• How does the caste system compare with the concept of social classes in America? In what sense are all Americans equal ... and in what sense are they not?

The Status of Women
At the level of spiritual ideals, the female is highly venerated in Hinduism, compared to many other religions. Women are thought to make major contributions to the good earthly life, which includes dharma (order in society), marital wealth (by bearing sons in a patriarchal society), and the aesthetics of sensual pleasure. ... Women were not traditionally encouraged to seek liberation through their own spiritual practices. A woman’s role is usually linked to that of her husband, who takes the position of her god and teacher. For many centuries, there was even the hope that a widow would choose to be cremated alive with her dead husband in order to remain united with him after death.
       In early Vedic times, women were relatively free and honored members of Indian society, participating equally in important spiritual rituals. But because of social changes, by the nineteenth century wives had become like servants of the husband’s family. With expectations that a girl will take a large dowry to a boy’s family in a marriage arrangement, girls are such an economic burden that female babies may be intentionally aborted or killed at birth. There are also cases today of women being beaten or killed by the husband’s family after their dowry has been handed over
— an atrocity that occurs in various Indian communities, not only among Hindus.
       Nevertheless, many women in contemporary India have been well educated, and many have attained high political positions. As in the past, women are also considered essential to the spiritual protection of their families, for they are thought to have special connections with the deities. Married women carry on daily worship of the deities in their homes, and also fasts and rituals designed to bring good health, prosperity, and long life for their family members.
(Living Religions, 106-7)

Particularity & Universality
Hindu Nationalism/Absolutism/Fundamentalism

The galvanizing event in the recent history of religion in India was the destruction of the so-called Babri Mosque in Ayodhya, a sleepy pilgrimage town on the Gangetic Plain southeast of Delhi. There, on December 6, 1992, Hindu militants pulled down a Mughal mosque stone by stone as two hundred thousand people watched and cheered. They were clearing the ground for a massive temple to Rama on the site they believe to be this god’s birthplace — a site, therefore, where no mosque ever belonged. ...
The problem as the BJP saw it was the Ayodhya, once a truly sacred center, had been defiled. Its most massive building was now a mosque, a structure representative of a polity and religion that the BJP and VHP depicted as belonging to an invader — politically Mughal, religiously Muslim. The mosque must go if India was to recover the sacred core of its identity. A new temple marking Rama’s birthplace would supplant it. ...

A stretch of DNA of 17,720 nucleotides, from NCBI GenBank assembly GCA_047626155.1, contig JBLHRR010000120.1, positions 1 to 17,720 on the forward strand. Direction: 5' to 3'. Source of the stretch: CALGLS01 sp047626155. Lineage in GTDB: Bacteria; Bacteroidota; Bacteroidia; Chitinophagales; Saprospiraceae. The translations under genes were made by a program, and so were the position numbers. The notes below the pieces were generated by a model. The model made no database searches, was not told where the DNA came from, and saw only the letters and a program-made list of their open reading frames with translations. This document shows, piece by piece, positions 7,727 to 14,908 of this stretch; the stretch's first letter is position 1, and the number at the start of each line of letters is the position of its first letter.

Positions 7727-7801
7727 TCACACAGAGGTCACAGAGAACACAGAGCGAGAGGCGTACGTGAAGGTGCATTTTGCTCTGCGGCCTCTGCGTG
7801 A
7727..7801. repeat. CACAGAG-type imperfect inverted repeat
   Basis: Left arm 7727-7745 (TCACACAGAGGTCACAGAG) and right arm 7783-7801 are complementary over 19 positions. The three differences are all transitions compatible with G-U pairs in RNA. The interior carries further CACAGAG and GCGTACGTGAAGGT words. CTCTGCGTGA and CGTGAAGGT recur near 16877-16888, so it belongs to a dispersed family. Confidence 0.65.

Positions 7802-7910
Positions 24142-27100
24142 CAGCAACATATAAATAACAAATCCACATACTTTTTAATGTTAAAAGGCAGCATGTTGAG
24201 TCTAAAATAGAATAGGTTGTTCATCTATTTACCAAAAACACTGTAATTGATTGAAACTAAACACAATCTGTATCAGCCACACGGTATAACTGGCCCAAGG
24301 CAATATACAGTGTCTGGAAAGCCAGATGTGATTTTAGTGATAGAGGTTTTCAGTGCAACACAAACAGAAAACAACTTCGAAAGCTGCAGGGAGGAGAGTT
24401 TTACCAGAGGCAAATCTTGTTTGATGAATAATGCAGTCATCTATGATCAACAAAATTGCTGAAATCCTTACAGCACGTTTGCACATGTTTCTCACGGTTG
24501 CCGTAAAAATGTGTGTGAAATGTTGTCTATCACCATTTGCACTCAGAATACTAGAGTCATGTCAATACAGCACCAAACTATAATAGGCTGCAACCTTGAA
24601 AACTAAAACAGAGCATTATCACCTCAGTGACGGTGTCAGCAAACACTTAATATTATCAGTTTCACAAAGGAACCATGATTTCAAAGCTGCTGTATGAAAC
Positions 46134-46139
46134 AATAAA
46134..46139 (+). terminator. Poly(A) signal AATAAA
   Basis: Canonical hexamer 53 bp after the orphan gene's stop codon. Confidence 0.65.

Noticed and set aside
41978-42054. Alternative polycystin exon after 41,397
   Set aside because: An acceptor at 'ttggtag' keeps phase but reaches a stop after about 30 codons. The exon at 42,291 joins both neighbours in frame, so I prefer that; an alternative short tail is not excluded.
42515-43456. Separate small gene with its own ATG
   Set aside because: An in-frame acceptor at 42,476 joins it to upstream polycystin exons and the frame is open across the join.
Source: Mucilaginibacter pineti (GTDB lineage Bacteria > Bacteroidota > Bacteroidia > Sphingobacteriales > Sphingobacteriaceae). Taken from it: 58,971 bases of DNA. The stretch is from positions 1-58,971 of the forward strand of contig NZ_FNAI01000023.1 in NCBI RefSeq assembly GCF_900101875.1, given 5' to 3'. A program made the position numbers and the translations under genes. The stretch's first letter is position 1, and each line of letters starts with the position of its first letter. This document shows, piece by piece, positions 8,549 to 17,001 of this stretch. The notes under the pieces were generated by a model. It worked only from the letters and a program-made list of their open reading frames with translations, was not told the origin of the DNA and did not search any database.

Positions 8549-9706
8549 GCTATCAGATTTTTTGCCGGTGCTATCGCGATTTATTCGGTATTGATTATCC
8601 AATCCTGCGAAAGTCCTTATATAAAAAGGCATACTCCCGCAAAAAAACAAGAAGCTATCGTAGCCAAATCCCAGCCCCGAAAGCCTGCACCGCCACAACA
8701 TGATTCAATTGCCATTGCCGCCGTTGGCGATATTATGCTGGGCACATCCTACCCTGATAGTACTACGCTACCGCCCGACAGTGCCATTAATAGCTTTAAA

December 6 was the day announced for attack (“liberation”), and a flurry of last-minute measures involving the provincial and central governments and the judiciary ultimately did nothing to deflect it. To many people’s surprise — and horror — the government failed to intervene in any decisive way. In five hours’ time the mosque came down, its three great domes crashing into a dusty sea of rubble. (The Life of Hinduism, 257-9)

Particularity & Universality
Hindu Universalism: Jiddu Krishnamurti

Jiddu Krishnamurti was born in 1895 in the town of Madanapalle in the hill-country of southern Andhra Pradesh. His father, a struggling clerk, was a member of the Theosophical Society. After his retirement, he took Krishna and three of his other children to the society’s headquarters in Chennai, where he had found employment. Soon after their arrival, C. W. Leadbeater, a prominent Theosophist, became convinced that Krishna was meant to be the vehicle of the World Teacher that he and his colleagues were awaiting. Soon Krishna had been adopted by Annie Besant, the President of the Theosophical Society, who became his legal guardian. In 1911 an organisation called the Order of the Star in the East was founded with Krishna at its head. The same year he was taken to England, where he lived for the next ten years. Tutored by members of the Society, he grew up in an atmosphere charged with occult mysteries. He also received a conventional education, but repeatedly failed his examinations.